Also, If a site is not moving it’s going to need some on-page love as well as a link-building strategy. If a page is not moving no matter how many links you send it’s probably time to work on the on-site, links can’t do everything and you’re likely to do more damage than good if you keep building. We’re currently building links to an e-commerce that hasn’t seen any love in years and it’s not moving one bit.

Picking pages of value & assessing competition

Just as important as picking good sites to link from is understanding the value of the page you’re linking to and the competition you are against. If your main competitors have a few thousand more in content links than you and a far higher DR your £1k a month link budget will take you years to rank for the same terms and leave a nasty hole in your pocket. The topic of competitor link analysis has been covered by many blogs however these articles just suggest finding the links your competitors have which is good but doesn’t give enough insight on how much it’s going to cost and whether it’s possible.

To start with depending on where your site is currently ranking, identifying pages and longer tail keywords that are less competitive will help you get results in the short to medium term and in some cases achieve results at all. For example, we spoke to a mortgage broker who was looking for SEO link services but as you can imagine going after buy-to-let terms will require him to rob a bank. So what we did was discuss a budget of 10 links a month and then found some competitors which had around 100-300 more in-content links to give us a 1-3 year outlook. Suddenly we have a list of keywords that are within our remit to compete on:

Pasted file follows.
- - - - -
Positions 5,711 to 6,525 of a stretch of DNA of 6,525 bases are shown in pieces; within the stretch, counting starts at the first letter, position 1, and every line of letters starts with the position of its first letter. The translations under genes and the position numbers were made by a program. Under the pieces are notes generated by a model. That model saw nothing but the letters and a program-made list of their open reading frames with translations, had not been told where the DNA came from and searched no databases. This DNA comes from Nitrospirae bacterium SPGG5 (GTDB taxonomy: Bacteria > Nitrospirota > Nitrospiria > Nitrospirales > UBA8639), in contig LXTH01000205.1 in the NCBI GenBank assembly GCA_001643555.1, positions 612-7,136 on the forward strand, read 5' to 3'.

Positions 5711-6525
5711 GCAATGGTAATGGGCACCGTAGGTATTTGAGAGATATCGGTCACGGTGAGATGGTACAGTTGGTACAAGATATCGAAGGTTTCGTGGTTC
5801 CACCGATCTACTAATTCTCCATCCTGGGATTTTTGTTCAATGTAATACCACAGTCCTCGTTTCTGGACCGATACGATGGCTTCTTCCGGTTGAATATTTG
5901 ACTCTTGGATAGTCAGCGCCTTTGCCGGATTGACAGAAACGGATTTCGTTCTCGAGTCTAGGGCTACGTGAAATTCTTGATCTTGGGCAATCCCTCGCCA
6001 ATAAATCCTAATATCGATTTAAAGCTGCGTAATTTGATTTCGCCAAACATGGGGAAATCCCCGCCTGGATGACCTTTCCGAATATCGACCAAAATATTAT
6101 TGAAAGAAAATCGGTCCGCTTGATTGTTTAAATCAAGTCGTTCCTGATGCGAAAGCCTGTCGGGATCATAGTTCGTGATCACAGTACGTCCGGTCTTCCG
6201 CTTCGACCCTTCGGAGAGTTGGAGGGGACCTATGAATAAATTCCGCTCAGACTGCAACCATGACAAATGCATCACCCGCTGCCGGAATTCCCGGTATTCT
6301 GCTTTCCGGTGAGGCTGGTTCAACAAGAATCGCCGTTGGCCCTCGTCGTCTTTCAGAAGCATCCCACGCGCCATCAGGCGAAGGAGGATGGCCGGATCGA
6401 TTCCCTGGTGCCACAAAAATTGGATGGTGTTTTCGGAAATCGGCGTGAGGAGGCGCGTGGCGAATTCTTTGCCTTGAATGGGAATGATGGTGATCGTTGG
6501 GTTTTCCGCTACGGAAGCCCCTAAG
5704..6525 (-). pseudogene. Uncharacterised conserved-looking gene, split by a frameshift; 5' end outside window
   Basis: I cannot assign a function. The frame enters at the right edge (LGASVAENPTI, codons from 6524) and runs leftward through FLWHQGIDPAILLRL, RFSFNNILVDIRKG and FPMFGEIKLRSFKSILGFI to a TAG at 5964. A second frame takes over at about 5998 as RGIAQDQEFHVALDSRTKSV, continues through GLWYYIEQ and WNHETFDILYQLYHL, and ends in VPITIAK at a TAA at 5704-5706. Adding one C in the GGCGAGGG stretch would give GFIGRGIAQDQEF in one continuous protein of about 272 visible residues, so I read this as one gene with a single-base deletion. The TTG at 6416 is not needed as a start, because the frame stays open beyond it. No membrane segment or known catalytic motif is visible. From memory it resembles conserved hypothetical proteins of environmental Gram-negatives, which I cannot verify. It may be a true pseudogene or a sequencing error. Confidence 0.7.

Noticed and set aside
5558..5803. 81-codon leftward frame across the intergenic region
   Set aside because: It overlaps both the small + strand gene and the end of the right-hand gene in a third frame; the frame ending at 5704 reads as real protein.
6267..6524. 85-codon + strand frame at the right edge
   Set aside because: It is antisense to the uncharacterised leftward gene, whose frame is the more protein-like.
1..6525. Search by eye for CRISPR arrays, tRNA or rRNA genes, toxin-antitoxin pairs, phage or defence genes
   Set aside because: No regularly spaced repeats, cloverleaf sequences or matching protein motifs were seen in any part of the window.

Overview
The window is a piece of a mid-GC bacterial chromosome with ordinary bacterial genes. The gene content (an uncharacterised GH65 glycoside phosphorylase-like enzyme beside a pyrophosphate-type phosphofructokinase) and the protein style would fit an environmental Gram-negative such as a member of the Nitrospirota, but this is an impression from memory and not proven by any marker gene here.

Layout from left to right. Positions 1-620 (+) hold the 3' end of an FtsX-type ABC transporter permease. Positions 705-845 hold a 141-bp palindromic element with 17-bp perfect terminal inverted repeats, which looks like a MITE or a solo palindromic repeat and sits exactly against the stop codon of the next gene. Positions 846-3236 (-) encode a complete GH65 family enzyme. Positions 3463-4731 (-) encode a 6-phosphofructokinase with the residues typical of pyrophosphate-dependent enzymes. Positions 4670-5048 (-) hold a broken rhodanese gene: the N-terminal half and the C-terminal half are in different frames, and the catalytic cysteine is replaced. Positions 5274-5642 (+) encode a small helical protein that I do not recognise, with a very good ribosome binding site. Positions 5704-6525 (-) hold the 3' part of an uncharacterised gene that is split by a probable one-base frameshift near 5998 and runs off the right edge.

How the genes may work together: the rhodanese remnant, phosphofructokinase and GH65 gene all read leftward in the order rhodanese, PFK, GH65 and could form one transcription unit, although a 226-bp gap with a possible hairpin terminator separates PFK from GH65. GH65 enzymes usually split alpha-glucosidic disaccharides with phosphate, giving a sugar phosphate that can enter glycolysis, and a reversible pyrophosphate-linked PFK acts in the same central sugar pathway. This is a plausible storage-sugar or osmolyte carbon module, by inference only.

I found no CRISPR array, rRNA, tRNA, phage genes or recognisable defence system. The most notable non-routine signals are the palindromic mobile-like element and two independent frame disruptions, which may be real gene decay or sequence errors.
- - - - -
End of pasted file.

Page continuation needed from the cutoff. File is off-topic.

Thanks competitor!

So if your site is already established it’s best not to get shiny object syndrome and go after that brand-new service you just released unless you understand that it’s going to take you quite some time to see a return on your link investment. It’s going to be a lot quicker to get from position 7 to 1 than from nowhere as Google already has some data on how your site performs with users. Notably depending on your authority the key things to look at are:

Other Notes:
Anchor text and pages to link to

Most readers are probably familiar with proper anchor text so I won’t go into too much detail on this. If your site is low to medium authority and doesn’t have a lot of links, it’s best to do a 30/70% split of branded links to the homepage and to the internal pages respectively. Don’t go too heavy on one internal page to the point that it almost has as many links as your homepage.

How to find anchor texts to use